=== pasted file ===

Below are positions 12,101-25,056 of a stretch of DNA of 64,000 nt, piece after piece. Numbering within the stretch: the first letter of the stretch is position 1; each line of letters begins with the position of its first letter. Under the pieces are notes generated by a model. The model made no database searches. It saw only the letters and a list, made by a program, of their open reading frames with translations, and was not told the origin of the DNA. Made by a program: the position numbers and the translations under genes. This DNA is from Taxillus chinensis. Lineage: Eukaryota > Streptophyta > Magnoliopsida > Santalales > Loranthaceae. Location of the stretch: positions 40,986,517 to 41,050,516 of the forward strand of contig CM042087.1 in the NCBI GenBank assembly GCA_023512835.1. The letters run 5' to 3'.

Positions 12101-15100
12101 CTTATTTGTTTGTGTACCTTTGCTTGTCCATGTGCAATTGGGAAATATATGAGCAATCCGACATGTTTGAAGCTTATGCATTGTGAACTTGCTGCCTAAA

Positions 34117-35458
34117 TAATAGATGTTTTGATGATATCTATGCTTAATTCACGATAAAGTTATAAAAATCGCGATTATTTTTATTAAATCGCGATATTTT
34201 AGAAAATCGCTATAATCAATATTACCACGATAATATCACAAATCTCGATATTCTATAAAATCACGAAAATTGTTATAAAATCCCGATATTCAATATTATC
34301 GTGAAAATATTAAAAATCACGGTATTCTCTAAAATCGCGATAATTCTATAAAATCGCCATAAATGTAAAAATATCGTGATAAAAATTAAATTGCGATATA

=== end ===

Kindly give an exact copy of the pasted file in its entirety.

Below are positions 12,101-25,056 of a stretch of DNA of 64,000 nt, piece after piece. Numbering within the stretch: the first letter of the stretch is position 1; each line of letters begins with the position of its first letter. Under the pieces are notes generated by a model. The model made no database searches. It saw only the letters and a list, made by a program, of their open reading frames with translations, and was not told the origin of the DNA. Made by a program: the position numbers and the translations under genes. This DNA is from Taxillus chinensis. Lineage: Eukaryota > Streptophyta > Magnoliopsida > Santalales > Loranthaceae. Location of the stretch: positions 40,986,517 to 41,050,516 of the forward strand of contig CM042087.1 in the NCBI GenBank assembly GCA_023512835.1. The letters run 5' to 3'.

Positions 12101-15100
12101 CTTATTTGTTTGTGTACCTTTGCTTGTCCATGTGCAATTGGGAAATATATGAGCAATCCGACATGTTTGAAGCTTATGCATTGTGAACTTGCTGCCTAAA

Positions 34117-35458
34117 TAATAGATGTTTTGATGATATCTATGCTTAATTCACGATAAAGTTATAAAAATCGCGATTATTTTTATTAAATCGCGATATTTT
34201 AGAAAATCGCTATAATCAATATTACCACGATAATATCACAAATCTCGATATTCTATAAAATCACGAAAATTGTTATAAAATCCCGATATTCAATATTATC
34301 GTGAAAATATTAAAAATCACGGTATTCTCTAAAATCGCGATAATTCTATAAAATCGCCATAAATGTAAAAATATCGTGATAAAAATTAAATTGCGATATA